Takingout the photographic representation from its painterly vagueness gaveemphasis to the lapidary truthful information about the image (Warhol24). It also fore grounded the mechanical natural history ofproduction. These two qualities had then a surprising effect morethan being recon trued to all the audience in the early 1960s.Moreover, these qualities seemed to have unusual acquaintance to hiscritics who were usually deceived by the obvious crudeness of thefactual imagery of the pop art. Thus Warhol was able to join togetherall photographic convections that put into practice the combinedscoped compulsions.

Thereare some particular works that have been completely duty-bound byWarhol’s iconography that had a sensational effect. Theseiconographic works were mainly due to the consumer culture and due tothe need to create a spectacle (Roberts 58). A good example is theextent of which Warhol sexualized the commodities and thecommoditization of the culture of sexuality had fascinated manyartists since mid 1950s. This design of applying juxtaposition to thecommodities had thrived more in the British pop culture (Warhol 29).The incorporation of this pop culture was by mainly combining moviestar imagery and the languages of vulgar gossip magazines withadvertising copy. Warhol’s most remarkable example was that ofEduardo Paolozzis.

Moreover,there existed more important actual degree that was evident to theconsumers of post war pervasive preserved. Objects and images ofconsumer culture taken over and irreversibly entered by force thepublic experience and representation (Warhol 26). Thus, most if thepainters of that period were directly or indirectly influenced byWarhol. He further juxtaposed most of the glamorous stars and theirfamous photographic coupled with unidentified images of everyday lifeexperiences of the common people. Warhol did dare and take thosehorrific photographs as a result of a deadly accident that were toorisky to air in the local tabloids (Roberts 59).

Oneof his notable iconographic examples of delicately paired photographsis his famous “Thirteen most wanted”. Warhol got the source ofthis particular photo from the local FBI’s posters of most wanted.This photograph was accomplished by a pedestrian look emanating fromthe pictures of the photo booth. Such pictures had a particularrepresentation and symbol which was often of fame and disaster.

Warholalso created and produced works of art that had a religiousinclination in the later years of his career. One notable piece ofart was his own very unique version of images that depicted Jesus’last supper (Dillenberger 112). Such images that included Jesus andhis disciples were very common amongst the works that highlighted hisown version of Christianity. These types of works grew to be veryfamous around Europe, but they never lost the unique stylisticsignature of Warhol. However, some critics have regarded such worksas a representation of Warhol’s secret life that he kept away fromthe public eye (Warhol 27). Hence, they analyzed and concluded thatsuch works that included religious figures that were short ofsubstance and eventually dismissed as an ironic portrayal. Inaddition to the pop culture works that he had completed, Warhol’sreligious works often was endowed with a satirical point of view inregards to the society.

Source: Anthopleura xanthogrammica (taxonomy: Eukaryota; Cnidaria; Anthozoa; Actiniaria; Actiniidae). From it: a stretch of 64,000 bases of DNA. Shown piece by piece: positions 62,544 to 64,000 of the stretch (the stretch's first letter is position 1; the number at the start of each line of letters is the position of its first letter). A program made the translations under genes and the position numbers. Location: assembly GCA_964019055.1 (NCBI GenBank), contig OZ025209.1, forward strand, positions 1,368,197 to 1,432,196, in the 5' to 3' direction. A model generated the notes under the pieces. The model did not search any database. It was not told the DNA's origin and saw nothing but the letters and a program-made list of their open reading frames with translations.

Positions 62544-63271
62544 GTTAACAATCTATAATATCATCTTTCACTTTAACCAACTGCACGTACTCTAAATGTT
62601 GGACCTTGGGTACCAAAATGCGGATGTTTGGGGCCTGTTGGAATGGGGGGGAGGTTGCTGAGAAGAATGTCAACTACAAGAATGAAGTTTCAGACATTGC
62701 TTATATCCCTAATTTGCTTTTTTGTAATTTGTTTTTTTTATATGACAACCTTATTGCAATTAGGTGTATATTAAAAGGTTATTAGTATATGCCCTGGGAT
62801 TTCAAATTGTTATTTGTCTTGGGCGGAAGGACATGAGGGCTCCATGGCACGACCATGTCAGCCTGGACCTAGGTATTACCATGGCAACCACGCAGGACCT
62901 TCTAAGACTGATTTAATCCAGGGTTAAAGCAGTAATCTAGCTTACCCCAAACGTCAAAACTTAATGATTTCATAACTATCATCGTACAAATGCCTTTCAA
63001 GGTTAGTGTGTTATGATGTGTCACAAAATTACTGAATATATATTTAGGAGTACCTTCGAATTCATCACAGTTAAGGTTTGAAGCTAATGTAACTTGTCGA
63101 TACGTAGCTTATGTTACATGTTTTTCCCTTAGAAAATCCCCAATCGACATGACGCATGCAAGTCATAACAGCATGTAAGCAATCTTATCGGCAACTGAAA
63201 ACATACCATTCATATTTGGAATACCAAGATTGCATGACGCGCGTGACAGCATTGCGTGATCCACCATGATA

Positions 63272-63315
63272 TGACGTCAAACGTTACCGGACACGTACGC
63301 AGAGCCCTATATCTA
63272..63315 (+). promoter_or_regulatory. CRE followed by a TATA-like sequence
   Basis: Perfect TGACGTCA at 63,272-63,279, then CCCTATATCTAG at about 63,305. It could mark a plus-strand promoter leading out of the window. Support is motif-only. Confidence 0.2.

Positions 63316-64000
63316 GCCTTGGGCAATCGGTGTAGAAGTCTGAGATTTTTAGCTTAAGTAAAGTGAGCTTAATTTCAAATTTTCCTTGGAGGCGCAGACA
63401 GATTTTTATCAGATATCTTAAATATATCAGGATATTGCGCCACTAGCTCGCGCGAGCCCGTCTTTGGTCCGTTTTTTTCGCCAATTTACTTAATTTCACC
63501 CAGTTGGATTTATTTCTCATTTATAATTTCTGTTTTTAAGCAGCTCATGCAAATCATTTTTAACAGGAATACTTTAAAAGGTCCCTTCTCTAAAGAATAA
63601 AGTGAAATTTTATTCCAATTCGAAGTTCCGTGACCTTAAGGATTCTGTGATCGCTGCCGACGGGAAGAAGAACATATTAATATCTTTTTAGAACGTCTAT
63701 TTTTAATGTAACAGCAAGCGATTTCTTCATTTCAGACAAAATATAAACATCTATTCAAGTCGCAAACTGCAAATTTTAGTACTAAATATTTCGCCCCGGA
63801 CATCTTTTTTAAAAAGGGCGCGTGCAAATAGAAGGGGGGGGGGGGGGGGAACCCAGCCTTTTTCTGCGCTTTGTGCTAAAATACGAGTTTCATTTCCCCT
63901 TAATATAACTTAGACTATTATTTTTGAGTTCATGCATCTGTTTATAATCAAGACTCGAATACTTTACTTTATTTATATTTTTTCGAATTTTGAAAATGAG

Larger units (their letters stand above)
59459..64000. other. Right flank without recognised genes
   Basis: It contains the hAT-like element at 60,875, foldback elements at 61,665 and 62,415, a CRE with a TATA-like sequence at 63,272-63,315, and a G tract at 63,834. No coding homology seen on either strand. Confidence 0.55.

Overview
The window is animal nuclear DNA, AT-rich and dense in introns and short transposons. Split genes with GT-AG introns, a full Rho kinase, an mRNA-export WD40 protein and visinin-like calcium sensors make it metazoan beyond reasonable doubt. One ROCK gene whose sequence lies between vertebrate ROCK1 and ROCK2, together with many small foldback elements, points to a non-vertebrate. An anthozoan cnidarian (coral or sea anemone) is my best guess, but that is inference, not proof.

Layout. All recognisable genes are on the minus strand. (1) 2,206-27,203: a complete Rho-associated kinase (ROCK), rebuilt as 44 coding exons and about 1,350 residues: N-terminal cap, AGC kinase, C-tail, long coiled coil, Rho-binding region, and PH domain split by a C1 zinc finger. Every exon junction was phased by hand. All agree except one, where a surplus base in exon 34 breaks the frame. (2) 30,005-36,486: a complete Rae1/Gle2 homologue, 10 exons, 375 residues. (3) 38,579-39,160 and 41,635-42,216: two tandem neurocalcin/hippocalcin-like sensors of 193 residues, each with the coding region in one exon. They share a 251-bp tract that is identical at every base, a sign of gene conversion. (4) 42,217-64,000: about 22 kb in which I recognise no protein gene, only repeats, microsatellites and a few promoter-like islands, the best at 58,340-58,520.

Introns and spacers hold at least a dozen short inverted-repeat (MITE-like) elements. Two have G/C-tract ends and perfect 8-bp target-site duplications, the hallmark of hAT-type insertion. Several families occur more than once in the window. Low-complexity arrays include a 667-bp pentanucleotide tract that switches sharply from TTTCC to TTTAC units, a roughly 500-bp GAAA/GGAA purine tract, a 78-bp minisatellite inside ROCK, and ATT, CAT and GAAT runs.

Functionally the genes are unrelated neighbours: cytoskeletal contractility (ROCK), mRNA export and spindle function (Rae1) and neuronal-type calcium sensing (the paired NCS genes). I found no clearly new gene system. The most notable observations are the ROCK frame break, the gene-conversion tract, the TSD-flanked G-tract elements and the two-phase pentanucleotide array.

Warholalso engaged in the filming industry for many years where he directedmany films. However, some films were seen as highly controversial anddistinctively separated Warhol from other film artists. For instance,he produced a film that documented the camp and gay undergroundculture (Lewis 236). Such a film was aimed at featuring the learningof art and sexuality. A notable example is a film that highlightedWarhol’s superstar fooling in bed and making love with a fellow manfor more than thirty three minutes. This particular film becameWarhol’s last directed film. In that period, the film was highlycriticized and was regarded as scandalous in the highest level(Warhol 30). This was particularly because of the film’s frank andhonest depiction of a sexual encounter.

WorksCited

DillenbergerD. Jane. Thereligious Art of Andy Warhol.New York. Continuum Publishers. 2005. Print.

RobertsE. Helene. Encyclopediaof comparative Iconography.Chicago. Fitzroy Dearborn Publishers. 2013. Print

LewisJon. EssentialCinema: An introduction to film Analysis.New York. Cengage Learning. 2013. Print.

WarholAndy. AndyWarhol.New York. Artistic Rights Society. 2005. Print